However, I think it is piffle for the columinists to spend time writing about Strickland as Veep, just as it would be piffle for a sports columnist to use ink and dead trees to write cliches (the team was founded by Paul Brown etc) about the Browns playing the NFC champs for the Rozelle Trophy (or whatever it is called) next February. These columnists get paid a lot. They are smart. Can't they think of anything fresh or insightful to say -- like how is the new higher ed chancellor doing, or something, anything . . .

    C'mon, man, there's so much else to explore. I'm a fan of newspapers, Redhorse, but every day I better understand why they are struggling and have lost market share to other media: New technology and stale news.

    Anyhow, I am glad to hear from you. Your page design is great and I am envious, really envious. And I always like what you have to say.

  3. I agree with your assessment of the theory as news: it's just not. Any Ohioan paying attention to the presidential race must have though at least once, "Wonder if Ted is going to get some consideration...".

    Seems like Dionne's WaPo piece a few Sunday's ago got that ball rolling. The question now: just how long will we read/hear variations of the meme?

    As for sportswriters, don't get me started. Among my interests is racing, but this year's Dale Jr Saga got old quick. The breathless reporting of his, his sister's, and his step-mother's every utterance was positively pointless.

    Don't get me wrong: I love racing and Jr. I loved his old man and still see that wreck in my head more often than I care to. But come on, the reporting this year of every minor change in tone and language.

  4. -posted by Matt N.

    Thank you, thank you, thank you for dumping a cold bucket of reality on this story.

    How did you ever work for the MSM? You are far too grounded in reality.

  5. Redhorse 9:12 pm --

    We are on the same page, I think.
    I never thought about your Earnhart matter -- don't pay as much attention to racing as I used too. I liked the old stockcar racers (here my age is showing), but the France family and their money-grubbing killed a lot of my interest. I grew up in the South (or spent a lot of my younger years there) and used to really love the sport.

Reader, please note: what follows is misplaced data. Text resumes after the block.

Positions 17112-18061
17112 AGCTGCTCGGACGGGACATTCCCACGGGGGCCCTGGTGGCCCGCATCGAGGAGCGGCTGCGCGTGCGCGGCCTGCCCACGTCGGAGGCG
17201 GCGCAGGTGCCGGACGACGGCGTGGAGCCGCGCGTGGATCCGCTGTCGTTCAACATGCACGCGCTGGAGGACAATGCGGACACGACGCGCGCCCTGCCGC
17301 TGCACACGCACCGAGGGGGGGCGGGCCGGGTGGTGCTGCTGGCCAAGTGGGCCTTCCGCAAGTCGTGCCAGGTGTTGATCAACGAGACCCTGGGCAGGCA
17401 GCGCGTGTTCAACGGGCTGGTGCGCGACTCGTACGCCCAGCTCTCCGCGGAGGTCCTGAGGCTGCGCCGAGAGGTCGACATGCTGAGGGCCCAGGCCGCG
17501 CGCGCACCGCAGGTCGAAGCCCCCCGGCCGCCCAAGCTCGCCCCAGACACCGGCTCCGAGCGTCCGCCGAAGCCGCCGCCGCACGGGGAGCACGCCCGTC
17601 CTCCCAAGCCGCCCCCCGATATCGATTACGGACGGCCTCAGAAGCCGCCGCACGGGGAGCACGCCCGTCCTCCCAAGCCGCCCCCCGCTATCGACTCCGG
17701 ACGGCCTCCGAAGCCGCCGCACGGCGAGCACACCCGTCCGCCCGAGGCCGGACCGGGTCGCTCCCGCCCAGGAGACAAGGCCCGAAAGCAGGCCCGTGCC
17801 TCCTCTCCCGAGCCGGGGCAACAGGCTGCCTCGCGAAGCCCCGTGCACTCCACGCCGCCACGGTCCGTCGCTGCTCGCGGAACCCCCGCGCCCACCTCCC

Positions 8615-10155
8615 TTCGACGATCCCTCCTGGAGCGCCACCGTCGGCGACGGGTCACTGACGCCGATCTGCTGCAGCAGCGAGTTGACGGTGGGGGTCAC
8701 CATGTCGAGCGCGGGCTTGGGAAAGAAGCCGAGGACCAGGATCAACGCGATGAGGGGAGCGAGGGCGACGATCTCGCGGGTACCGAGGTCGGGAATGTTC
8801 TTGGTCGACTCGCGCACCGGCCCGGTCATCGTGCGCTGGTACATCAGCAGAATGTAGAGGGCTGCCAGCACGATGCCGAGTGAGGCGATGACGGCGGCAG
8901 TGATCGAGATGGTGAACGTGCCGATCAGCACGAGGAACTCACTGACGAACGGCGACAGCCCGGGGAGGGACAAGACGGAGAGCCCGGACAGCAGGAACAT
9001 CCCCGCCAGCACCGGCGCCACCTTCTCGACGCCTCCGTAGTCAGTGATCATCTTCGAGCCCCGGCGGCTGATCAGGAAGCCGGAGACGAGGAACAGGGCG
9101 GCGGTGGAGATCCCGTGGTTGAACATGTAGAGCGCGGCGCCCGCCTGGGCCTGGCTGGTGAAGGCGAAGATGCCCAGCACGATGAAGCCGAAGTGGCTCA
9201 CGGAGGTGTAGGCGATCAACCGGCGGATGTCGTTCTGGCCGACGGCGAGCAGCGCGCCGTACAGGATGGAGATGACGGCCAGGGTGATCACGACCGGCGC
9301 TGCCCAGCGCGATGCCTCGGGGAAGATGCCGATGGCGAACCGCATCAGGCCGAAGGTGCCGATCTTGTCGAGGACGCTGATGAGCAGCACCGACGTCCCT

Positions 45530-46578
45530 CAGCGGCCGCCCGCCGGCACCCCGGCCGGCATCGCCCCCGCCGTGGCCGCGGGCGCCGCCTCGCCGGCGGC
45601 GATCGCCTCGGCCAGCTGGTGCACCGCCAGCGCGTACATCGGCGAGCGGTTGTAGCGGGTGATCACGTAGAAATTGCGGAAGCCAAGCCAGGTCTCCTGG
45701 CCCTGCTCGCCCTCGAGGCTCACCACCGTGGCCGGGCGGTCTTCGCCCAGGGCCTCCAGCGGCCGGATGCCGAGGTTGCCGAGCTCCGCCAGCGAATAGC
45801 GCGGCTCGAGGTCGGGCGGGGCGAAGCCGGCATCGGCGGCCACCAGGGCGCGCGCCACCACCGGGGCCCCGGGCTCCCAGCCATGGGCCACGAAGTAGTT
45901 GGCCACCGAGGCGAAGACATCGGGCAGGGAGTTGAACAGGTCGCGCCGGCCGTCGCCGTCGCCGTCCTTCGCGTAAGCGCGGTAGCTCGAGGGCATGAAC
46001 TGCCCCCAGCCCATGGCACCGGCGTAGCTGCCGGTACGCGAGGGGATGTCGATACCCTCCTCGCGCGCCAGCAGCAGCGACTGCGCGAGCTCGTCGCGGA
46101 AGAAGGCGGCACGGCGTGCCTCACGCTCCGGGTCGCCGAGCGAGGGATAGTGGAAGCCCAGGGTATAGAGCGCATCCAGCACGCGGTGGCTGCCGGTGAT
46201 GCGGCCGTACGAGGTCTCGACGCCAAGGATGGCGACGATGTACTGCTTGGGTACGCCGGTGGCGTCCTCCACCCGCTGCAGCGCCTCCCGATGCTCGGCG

6. Matt N. 10:14 --

    The sitting guv as Veep story is one of my pet peeves. Hackneyed is a word that comes to mind.

    A better story: Which way is gov so and so leaning in the primaries. Can he deliver? How much wooing is going on?

    Instant headline: Strickland endorses Edwards (or insert another name). But that would be work, guessing, digging and talking to a lot of people. Political writers don't seem to do that anymore. They like their air-conditioned offices in the summer, heated in the winters. They should not even have offices -- they should be on the streets working.

  7. I'm not sure that geographical balance concerns are used in picking a running mate as much as they were in years past. I think the experience, ideological mix with the head of the ticket is more important than the state of origin. Gore and Clinton were both sons of the south, but the bigger fix was Gore's legislative experience inside DC complimented Clinton's executive experience outside of DC. The background, gender, race, age, etc of the eventual nominee for president will all likely play a role in choosing a running mate.

    Separately, GO BROWNS! They may improve from lousy to mediocre this season.

  8. LargeBill -

    I suppose the whole Strickland as Veep rush comes from the fact that he might be considered as the person able deliver Ohio's electoral votes by landing the second spot on the ticket. Local pride, favorite son, whatever. I guess that has fueled speculation over the years about Voino and all the others, too.

    I think it is a non-story period.